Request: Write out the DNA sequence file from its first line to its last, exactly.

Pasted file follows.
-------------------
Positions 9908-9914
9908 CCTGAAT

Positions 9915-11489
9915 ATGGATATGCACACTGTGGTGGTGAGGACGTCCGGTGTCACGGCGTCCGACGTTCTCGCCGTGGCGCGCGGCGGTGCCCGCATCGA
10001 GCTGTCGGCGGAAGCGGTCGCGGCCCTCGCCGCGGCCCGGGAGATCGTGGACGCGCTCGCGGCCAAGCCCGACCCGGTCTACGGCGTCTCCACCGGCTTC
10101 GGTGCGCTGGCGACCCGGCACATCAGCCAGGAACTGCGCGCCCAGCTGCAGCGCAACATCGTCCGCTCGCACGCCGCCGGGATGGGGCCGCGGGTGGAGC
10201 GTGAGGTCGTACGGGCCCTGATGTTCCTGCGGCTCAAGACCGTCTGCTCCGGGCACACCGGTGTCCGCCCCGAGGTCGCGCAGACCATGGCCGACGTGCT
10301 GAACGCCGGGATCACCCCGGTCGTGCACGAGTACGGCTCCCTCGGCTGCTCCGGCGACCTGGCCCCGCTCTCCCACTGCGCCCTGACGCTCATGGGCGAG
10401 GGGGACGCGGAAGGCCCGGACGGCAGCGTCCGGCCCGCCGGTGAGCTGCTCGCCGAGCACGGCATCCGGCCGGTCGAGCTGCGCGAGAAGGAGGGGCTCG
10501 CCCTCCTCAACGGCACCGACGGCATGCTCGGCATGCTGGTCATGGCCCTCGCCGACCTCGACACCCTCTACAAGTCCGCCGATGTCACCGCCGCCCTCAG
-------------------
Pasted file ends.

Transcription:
Positions 9908-9914
9908 CCTGAAT

Positions 9915-11489
9915 ATGGATATGCACACTGTGGTGGTGAGGACGTCCGGTGTCACGGCGTCCGACGTTCTCGCCGTGGCGCGCGGCGGTGCCCGCATCGA
10001 GCTGTCGGCGGAAGCGGTCGCGGCCCTCGCCGCGGCCCGGGAGATCGTGGACGCGCTCGCGGCCAAGCCCGACCCGGTCTACGGCGTCTCCACCGGCTTC
10101 GGTGCGCTGGCGACCCGGCACATCAGCCAGGAACTGCGCGCCCAGCTGCAGCGCAACATCGTCCGCTCGCACGCCGCCGGGATGGGGCCGCGGGTGGAGC
10201 GTGAGGTCGTACGGGCCCTGATGTTCCTGCGGCTCAAGACCGTCTGCTCCGGGCACACCGGTGTCCGCCCCGAGGTCGCGCAGACCATGGCCGACGTGCT
10301 GAACGCCGGGATCACCCCGGTCGTGCACGAGTACGGCTCCCTCGGCTGCTCCGGCGACCTGGCCCCGCTCTCCCACTGCGCCCTGACGCTCATGGGCGAG
10401 GGGGACGCGGAAGGCCCGGACGGCAGCGTCCGGCCCGCCGGTGAGCTGCTCGCCGAGCACGGCATCCGGCCGGTCGAGCTGCGCGAGAAGGAGGGGCTCG
10501 CCCTCCTCAACGGCACCGACGGCATGCTCGGCATGCTGGTCATGGCCCTCGCCGACCTCGACACCCTCTACAAGTCCGCCGATGTCACCGCCGCCCTCAG